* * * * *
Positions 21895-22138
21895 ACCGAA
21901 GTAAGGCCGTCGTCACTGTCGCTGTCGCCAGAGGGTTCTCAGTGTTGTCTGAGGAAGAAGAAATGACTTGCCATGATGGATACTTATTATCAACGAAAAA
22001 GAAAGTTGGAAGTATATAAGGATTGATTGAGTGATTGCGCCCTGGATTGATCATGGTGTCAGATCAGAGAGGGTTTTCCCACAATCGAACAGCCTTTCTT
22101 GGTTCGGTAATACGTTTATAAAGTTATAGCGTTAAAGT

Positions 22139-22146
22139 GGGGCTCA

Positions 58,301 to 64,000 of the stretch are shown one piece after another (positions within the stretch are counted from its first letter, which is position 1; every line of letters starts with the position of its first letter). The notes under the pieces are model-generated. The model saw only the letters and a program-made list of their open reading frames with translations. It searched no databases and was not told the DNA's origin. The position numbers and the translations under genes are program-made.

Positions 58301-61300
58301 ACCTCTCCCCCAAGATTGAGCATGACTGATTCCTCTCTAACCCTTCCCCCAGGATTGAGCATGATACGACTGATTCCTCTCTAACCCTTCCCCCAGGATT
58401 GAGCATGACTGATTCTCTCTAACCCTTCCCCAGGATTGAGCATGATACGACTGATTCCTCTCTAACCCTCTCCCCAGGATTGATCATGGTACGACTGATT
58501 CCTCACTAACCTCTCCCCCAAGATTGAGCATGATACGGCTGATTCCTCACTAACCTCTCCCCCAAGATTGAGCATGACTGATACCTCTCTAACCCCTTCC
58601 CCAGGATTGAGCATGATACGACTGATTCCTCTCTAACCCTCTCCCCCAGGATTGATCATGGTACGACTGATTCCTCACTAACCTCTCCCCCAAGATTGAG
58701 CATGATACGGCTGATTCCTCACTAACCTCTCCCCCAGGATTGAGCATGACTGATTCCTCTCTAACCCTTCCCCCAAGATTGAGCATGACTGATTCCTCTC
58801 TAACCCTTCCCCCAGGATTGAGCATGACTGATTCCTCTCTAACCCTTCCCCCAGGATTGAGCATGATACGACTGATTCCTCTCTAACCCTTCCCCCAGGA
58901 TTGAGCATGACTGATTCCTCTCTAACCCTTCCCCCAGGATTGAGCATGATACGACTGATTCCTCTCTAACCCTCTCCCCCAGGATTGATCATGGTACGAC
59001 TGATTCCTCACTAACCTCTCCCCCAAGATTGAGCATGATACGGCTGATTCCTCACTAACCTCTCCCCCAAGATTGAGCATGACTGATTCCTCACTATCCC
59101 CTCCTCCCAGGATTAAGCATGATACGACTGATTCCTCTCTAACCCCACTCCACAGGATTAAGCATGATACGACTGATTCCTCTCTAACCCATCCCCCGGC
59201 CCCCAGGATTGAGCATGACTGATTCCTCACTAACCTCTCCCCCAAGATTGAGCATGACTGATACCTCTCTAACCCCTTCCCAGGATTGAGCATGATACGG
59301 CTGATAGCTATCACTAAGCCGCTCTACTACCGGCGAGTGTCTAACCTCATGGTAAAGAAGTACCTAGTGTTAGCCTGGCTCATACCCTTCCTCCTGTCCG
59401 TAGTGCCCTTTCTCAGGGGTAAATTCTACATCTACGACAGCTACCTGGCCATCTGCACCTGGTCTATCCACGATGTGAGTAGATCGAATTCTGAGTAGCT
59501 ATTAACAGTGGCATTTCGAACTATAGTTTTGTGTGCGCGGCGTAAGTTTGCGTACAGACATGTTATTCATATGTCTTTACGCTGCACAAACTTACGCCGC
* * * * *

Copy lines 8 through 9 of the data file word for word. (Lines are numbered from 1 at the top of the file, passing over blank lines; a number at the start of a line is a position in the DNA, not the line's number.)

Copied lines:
Positions 58,301 to 64,000 of the stretch are shown one piece after another (positions within the stretch are counted from its first letter, which is position 1; every line of letters starts with the position of its first letter). The notes under the pieces are model-generated. The model saw only the letters and a program-made list of their open reading frames with translations. It searched no databases and was not told the DNA's origin. The position numbers and the translations under genes are program-made.

Positions 58301-61300